Mobile & Wireless

Apple CarPlay

Apple CarPlay, Android Auto: Sanity Check

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Apple CarPlay lets your car display a familiar, iOS-like interface. So too with Android Auto and its Google Now-ish display. But your new car has a built-in set of similar features that are ergonomically and technologically integrated. Should you plug your smartphone into the Apple CarPlay or Android Auto USB port and connect it to your car's infotainment system, or just car-mount your smartphone, plug it into a charger and use it separately?

Pokémon Go

Pokémon Go for People Who Couldn’t Care Less

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Augmented Reality (AR) is not new, but thanks to Pokémon Go it is newly relevant. The game has broken every record for adoption, users, and time spent, and it has given Nintendo a much-needed boost in both buzz and market cap – oh, and it's super-fun to play. Even if you never download the game or even look at a screenshot, here are a few things about Pokémon Go's epic launch that may move you from "I couldn't care less" to "Hmm … that's interesting."

1776

8 Hottest Tech Trends in 1776

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In the 1770s, America was a relatively low tech, agrarian society. But all that was about to change. So here, for your Independence Day reading pleasure, are the eight hottest tech trends circa 1776.

Google Home and Amazon Echo

I’ve Talked to the Future and It Talked Back

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Sometimes I walk into a room and say, “Alexa, what’s the temperature outside?” She answers by speaking the current temperature followed by an abbreviated weather report. She’s so human-like, I have to resist the temptation to say “Thank you” when she finishes. Importantly, Alexa is not a she; it is a component of Amazon's Echo natural language processing system. Amazon has anthropomorphized Echo with a female voice and a feminine name, which makes it easy to call Alexa a “she.” Should we be polite when we speak to it, or is it OK to be abrupt or even abusive? The device won’t care. It doesn't have feelings; but how will we teach our children to differentiate between machines that sound and act like people, and other disembodied voices that actually are people?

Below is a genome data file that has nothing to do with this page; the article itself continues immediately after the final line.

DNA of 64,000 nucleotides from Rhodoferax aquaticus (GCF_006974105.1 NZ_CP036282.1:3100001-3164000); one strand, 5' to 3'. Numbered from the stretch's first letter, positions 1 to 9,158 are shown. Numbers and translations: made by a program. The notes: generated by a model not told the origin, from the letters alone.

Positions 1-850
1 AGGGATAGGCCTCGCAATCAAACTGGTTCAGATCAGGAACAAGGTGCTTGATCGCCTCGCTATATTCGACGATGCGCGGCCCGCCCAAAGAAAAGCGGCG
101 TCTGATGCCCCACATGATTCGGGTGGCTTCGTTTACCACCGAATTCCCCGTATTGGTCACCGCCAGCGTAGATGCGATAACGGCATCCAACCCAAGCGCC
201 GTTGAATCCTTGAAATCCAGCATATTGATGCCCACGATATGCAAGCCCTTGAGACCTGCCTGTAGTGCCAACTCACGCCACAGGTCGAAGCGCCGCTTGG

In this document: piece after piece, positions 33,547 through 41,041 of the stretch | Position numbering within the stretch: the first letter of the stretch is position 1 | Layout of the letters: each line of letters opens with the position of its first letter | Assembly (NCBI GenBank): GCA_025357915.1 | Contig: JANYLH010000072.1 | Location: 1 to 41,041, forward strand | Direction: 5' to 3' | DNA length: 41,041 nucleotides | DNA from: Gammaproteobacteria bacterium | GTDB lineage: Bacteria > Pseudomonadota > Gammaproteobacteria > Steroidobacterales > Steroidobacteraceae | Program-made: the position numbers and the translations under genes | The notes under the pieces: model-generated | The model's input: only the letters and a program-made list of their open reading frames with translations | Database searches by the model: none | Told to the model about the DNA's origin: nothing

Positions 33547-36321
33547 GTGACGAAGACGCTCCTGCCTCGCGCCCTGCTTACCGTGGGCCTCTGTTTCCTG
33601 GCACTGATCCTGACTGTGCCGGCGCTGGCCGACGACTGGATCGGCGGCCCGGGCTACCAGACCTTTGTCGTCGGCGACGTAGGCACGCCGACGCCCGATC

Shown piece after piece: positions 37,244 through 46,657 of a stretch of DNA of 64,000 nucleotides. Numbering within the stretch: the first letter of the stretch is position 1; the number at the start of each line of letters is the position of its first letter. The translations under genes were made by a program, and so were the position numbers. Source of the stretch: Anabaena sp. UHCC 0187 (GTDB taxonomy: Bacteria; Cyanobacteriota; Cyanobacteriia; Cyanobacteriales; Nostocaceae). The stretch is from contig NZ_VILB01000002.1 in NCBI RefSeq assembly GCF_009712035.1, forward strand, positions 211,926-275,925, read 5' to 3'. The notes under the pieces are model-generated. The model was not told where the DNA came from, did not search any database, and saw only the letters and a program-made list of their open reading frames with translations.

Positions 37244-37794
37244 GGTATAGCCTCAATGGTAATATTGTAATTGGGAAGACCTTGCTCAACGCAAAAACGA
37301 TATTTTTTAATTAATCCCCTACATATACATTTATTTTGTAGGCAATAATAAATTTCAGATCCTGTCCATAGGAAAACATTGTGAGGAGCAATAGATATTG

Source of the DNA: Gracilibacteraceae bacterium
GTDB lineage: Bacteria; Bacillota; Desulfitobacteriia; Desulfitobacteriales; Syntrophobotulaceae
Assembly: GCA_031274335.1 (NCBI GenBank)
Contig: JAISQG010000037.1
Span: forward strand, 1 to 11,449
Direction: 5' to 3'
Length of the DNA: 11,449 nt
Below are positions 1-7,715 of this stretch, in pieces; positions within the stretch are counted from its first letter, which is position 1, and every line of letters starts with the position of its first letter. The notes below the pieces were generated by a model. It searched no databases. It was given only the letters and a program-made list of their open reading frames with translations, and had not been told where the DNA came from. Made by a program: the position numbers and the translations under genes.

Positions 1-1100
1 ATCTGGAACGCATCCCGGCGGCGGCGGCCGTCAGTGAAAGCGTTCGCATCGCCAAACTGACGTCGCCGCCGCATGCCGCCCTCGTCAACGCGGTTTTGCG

Tay.ai

Is Microsoft’s Tay Chatbot Really “a Bad Naughty Robot?”

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Tay is a combination chatbot and AI system designed by Microsoft to "engage and entertain people where they connect with each other online through casual and playful conversation." It was specifically "targeted at 18 to 24 year olds in the U.S., the dominant users of mobile social chat services in the U.S." If the words "designed" and "targeted" are off-putting, then you're really not going to care for one of the system's recent, now infamous, tweets ... but, there is much, much more to learn from Microsoft's mistake.